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Japanese Maglev Train Hits 500kph

rolfwind Re:240km/hr? (418 comments)

Yes.

Fast trains need well maintained tracks, specially built for the speed, and the curves also have to take that in mind. The advent of cars and later planes have pretty much undermined rail in America in terms of people transport and many lines are only suitable for slow-moving cargo trains, some as low as 10mph.

We're talking track that will bounce up and down out of the ground a good 18 inches into the air. I've seen this often enough with an approaching train in some sections. That track couldn't take 60 mph trains, let along several hundred mph.

America, may as well be trackless for the most part for rail that is in any condition and design for high speed rail. Buses have pretty much put an end to trains as a serious passenger mover, too bad they will never reach speeds that would make it a serious distance mover for anybody but the person with time on their hands, a tourist or sightseer.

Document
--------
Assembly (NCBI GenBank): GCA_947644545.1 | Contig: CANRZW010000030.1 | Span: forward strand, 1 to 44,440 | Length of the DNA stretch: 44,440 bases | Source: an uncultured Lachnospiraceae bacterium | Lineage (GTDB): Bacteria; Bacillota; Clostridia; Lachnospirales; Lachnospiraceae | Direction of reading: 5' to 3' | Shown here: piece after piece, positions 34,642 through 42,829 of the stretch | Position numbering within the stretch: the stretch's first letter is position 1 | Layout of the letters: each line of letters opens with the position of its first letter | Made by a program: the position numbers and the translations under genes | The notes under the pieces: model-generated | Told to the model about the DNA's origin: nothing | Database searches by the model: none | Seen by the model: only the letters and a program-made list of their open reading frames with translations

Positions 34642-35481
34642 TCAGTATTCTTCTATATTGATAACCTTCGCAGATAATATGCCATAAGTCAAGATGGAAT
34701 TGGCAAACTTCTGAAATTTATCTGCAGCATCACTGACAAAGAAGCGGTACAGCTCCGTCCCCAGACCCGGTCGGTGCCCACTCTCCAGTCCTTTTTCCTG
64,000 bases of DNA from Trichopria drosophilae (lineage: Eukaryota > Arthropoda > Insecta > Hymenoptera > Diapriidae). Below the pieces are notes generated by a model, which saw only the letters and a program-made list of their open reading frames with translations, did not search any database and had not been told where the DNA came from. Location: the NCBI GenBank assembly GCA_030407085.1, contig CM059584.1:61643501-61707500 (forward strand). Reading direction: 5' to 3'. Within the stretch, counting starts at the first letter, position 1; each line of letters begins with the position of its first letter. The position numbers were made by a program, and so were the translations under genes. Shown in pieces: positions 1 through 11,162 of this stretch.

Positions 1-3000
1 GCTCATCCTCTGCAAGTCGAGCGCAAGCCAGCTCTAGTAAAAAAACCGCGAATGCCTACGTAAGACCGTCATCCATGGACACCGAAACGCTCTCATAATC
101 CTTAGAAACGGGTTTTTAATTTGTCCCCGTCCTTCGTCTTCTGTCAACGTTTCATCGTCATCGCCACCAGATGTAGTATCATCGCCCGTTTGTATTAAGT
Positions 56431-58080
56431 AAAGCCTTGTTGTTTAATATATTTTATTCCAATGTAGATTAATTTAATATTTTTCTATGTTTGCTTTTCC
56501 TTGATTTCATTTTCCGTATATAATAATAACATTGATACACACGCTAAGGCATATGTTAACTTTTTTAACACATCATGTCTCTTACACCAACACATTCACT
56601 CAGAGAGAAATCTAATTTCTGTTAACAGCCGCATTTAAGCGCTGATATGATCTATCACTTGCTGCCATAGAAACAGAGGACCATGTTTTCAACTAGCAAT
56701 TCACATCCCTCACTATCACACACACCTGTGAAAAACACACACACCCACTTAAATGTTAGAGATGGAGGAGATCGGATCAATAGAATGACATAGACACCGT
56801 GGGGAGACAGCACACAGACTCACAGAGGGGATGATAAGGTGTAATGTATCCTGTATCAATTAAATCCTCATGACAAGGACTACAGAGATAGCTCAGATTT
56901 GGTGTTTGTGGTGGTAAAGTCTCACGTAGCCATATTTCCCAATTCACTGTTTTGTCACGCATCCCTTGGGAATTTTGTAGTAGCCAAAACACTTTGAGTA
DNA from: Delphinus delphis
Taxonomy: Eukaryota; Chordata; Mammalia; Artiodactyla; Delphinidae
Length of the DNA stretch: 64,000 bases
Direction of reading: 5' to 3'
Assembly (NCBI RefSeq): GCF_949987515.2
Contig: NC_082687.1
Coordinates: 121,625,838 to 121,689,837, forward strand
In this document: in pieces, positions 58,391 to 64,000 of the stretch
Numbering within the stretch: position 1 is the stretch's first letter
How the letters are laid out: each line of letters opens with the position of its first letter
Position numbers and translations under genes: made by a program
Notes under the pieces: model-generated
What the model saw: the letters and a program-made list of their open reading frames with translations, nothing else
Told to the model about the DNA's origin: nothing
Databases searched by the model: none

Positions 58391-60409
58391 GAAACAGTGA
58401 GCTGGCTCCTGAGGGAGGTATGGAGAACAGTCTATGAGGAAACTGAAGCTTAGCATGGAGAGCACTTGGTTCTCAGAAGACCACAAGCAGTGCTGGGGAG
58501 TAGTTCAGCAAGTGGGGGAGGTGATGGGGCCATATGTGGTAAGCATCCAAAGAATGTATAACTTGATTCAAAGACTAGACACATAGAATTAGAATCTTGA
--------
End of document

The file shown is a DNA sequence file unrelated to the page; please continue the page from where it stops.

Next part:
about a week ago
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Ask Slashdot: Programming Education Resources For a Year Offline?

rolfwind Re:Don't plan on reading too much (223 comments)

Heard the same. Because company is branching out in India itself, I'm expected to travel quite a bit, so I'm not sure on every region, plus mobile internet in between.

about a week ago
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Ask Slashdot: Programming Education Resources For a Year Offline?

rolfwind Don't plan on reading too much (223 comments)